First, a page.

Under the Hood
---- — I am the original owner of a 1991 Ford Ranger Super Cab 4x4 pickup truck. The truck has 220,000 miles on it, and it’s still going strong. It has 4-wheel drive and the 4.0-liter V-6 engine. My question is: Should I replace the shocks? The current shocks are from the factory.
My truck has not done a lot of heavy hauling over its life — some, but not much. I have inspected each shock and see no evidence of leaking fluid. I have also tested them by pushing down on each corner of the truck as hard as I could and observing the motion of the truck. In each location I noted very little movement immediately after I stopped pushing.
I’m thinking that due to the age of these guys and the miles they have carried me around that maybe I should just go ahead and replace all four shocks. It’s something I can do myself, and I plan on keeping this truck a long time. What do you think?
It’s time to change these. Shock absorbers are probably the most neglected component on an automobile or light truck, as their function isn’t obvious under many driving situations. Shock absorbers, also called shocks or struts, are typically a tube-shaped component containing a piston, orifice, control valves, hydraulic fluid and compressed nitrogen gas. Shocks absorb and dissipate suspension energy to provide improved ride comfort, increased vehicle stability, consistent tire-road surface contact, and reduced wear on tires and the suspension system.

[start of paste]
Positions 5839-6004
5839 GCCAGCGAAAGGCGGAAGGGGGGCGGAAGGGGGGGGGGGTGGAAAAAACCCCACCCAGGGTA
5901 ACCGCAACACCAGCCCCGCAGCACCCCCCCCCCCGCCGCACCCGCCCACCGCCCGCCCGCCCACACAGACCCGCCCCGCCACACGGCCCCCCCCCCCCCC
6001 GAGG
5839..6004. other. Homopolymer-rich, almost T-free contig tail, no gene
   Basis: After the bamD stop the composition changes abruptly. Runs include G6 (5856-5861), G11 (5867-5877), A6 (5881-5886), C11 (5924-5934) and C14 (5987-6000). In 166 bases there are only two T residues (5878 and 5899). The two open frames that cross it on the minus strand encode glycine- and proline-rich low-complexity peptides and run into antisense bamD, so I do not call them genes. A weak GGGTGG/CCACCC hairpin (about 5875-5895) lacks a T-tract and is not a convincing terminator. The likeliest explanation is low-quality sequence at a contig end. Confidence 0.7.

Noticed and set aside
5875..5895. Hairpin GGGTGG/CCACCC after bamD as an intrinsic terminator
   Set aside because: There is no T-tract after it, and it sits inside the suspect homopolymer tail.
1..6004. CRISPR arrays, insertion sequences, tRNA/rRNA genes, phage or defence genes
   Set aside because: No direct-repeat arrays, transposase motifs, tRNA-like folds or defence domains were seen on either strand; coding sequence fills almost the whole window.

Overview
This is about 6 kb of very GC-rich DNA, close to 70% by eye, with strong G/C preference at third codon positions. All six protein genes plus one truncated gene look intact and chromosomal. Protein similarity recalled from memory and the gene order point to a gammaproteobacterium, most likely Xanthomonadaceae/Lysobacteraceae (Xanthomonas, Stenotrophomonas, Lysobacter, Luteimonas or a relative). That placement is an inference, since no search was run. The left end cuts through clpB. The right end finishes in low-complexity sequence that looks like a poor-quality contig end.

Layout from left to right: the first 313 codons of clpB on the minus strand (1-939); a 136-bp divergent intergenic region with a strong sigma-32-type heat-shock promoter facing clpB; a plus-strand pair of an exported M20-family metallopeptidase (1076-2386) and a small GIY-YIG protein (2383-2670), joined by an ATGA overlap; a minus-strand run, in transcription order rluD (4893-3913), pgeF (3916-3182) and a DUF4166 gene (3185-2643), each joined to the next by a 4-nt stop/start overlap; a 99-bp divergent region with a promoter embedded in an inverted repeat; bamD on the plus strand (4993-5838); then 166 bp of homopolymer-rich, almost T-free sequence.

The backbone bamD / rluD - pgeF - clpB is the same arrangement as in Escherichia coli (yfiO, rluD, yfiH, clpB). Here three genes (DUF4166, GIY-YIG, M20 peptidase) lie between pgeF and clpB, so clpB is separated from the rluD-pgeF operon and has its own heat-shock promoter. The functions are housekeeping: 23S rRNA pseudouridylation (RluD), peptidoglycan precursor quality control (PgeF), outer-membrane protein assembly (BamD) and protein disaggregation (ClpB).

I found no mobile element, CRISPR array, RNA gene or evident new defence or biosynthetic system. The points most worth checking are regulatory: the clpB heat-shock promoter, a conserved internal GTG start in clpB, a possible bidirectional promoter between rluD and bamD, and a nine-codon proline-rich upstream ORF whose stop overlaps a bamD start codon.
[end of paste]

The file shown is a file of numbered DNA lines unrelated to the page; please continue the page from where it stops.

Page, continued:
Every road-going vehicle contains components that are considered un-spring weight. These include the wheel, tire, brakes, hub/knuckle, axle or differential, and suspension components. When a wheel hits a bump, these parts move with the wheel, compressing the spring, which may be a coil, leaf or torsion bar. After the bump, these collectively heavy parts are pushed downward by the spring, overshooting their original position, which sets up additional unwanted oscillations. Without the shock absorber’s damping action, these parts would continue to cycle many times, upsetting tire traction, ride comfort and vehicle control.
A shock’s internal components wear out over time, lessening efficiency. External leakage of fluid may also occur, which is the most noticeable failure symptom. The folks manufacturing shocks and struts recommend renewing them every 50,000 miles, although road conditions, vehicle type and driving habits should also be factored. I was a former shock neglecter until one day, taking a downhill turn at about 50 mph, I came to an unanticipated washboard road surface. Without obvious vehicle bumping, there was a clear decrease in tire traction as my SUV almost vibrated itself off the road. I renewed all four shocks and tried that same turn again several times. There was a significant difference in road-holding ability, as well as an improvement in general stability under other driving conditions.
With my driving routine and slower-moving, stiffly sprung truck and SUV, I won’t likely be a 50,000-mile shock replacer. Other folks with more challenging road conditions and commutes and higher-performance vehicles, driven faster, perhaps should be. Testing shocks by pushing up and down on the bumper is the traditional test, but only a terrible shock on a soft-sprung car seems to show up noticeably.
Brad Bergholdt is an automotive technology instructor at Evergreen Valley College in San Jose, Calif. Readers may send him email at firstname.lastname@example.org; he cannot make personal replies.